Sunday late afternoon I indulged my whim for painting – a splay of cherry blossoms on little wooden boxes for my three youngest grandchildren. My boxes are not as elaborate or as well done as the beautiful ‘worry box’ my precious friend Doreen painted years ago for my granddaughter Mika, but the mere act of creating felt good.
When Jason and his two little ones moved in with us when Mika was little she was often upset and worried. I would ask – “Is there anything you can do about this?” If there was something that she could do to make it better, we figured out how. If there was nothing she could change, I had her draw (and as she got older, write) her ‘worry’ on a little piece of paper, fold it up, and put it in her worry box.
Once the worry was in the box, she had to leave it there and get on with life. It was no longer hers to carry. She couldn’t do anything about the choices other people made, or what might come tomorrow. But she could let the worry go.
And – if and when – the ‘worry’ resolved, we celebrated.
Mika worried that no one would like her at school. In the box. She worried her heart might run away because it was so sad. In the box. One note, limp from being folded and unfolded so many times, was a drawing of her mom and dad, back together again. It remained at the bottom of the box.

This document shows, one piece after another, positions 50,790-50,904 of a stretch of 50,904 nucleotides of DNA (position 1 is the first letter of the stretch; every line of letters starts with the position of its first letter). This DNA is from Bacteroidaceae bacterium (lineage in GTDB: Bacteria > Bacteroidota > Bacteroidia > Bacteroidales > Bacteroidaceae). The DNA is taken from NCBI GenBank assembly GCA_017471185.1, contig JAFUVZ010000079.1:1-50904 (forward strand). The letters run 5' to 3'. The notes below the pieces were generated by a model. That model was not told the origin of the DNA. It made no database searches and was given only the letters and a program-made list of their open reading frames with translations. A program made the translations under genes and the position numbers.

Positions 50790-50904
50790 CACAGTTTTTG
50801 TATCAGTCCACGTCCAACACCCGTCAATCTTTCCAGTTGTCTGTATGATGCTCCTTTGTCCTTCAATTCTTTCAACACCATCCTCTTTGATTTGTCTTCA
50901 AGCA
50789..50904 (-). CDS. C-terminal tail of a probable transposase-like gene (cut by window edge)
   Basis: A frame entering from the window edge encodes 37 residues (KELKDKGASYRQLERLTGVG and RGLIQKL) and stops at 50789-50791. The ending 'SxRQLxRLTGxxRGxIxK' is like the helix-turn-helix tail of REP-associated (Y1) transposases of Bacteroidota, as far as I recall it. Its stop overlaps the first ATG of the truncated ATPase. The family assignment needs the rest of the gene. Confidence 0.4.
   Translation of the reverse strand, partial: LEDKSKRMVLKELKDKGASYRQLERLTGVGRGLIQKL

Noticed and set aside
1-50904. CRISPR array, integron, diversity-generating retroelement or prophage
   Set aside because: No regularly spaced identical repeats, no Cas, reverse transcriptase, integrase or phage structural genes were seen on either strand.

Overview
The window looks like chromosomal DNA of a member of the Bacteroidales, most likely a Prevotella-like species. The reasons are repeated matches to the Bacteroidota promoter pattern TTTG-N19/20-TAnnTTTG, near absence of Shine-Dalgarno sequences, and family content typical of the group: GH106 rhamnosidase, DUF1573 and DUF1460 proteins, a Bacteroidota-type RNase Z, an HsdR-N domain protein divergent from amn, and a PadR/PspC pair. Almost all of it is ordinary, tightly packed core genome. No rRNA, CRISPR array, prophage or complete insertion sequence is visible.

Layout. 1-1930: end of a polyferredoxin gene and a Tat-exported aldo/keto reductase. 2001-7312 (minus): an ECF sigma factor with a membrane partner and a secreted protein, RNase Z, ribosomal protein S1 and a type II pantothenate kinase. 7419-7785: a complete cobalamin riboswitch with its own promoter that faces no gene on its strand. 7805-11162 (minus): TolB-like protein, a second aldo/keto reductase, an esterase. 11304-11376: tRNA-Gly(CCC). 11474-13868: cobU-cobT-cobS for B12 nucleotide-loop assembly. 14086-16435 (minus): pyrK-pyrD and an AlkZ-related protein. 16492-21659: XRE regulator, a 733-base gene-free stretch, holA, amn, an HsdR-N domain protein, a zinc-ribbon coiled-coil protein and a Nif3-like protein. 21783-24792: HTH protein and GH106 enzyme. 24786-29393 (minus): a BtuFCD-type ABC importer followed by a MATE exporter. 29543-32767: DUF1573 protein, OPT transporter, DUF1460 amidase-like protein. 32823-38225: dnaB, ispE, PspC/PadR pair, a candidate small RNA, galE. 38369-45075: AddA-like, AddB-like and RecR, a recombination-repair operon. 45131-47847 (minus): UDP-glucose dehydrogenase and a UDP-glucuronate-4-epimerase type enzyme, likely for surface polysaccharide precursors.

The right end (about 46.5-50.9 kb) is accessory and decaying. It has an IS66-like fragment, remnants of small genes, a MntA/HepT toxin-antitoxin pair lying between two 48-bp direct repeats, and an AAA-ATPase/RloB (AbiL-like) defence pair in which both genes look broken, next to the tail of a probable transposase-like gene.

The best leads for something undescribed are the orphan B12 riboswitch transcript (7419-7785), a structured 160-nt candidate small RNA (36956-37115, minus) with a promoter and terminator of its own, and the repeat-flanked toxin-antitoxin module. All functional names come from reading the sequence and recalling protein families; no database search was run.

By eight, Mika desperately wanted a puppy but worried her mother wouldn’t let her. When she got one, we took her puppy drawing and burned it on the stone path in the garden, jumping and laughing a happy dance.
When I finally looked up from my box painting, a little misty with memories of Mika (now a vibrant and assured young woman) it was dark. Night tightly woven in threads of white flakes.
I got up and went to the window – parked cars in snow hoodies huddled along sidewalks. Naked tree branches in the park defined form and space in bold strokes of white.
Magical. First snow always takes my breath away.
How did winter sneak up so fast? These last months are as blurred as this snow-braced night.
Maybe we could all use a ‘worry box’.
A lot of people carry a lot of different worries. What’s next? What do the numbers really mean? Can we bounce back? What about my job? The kids are out of school again? Am I okay?
Maybe we need to gently remind ourselves that if these are concerns that we can change, then we need to do it. Right now.
But if they are concerns that we have no power to alter, maybe we need to write out our worries or fears on a piece of paper, put it in a worry box, and get on with life.
We get to choose how we respond, what we hold onto, and what we let go.
As Frankl would say, it is in that moment of choice, that we are truly free.
I send you love,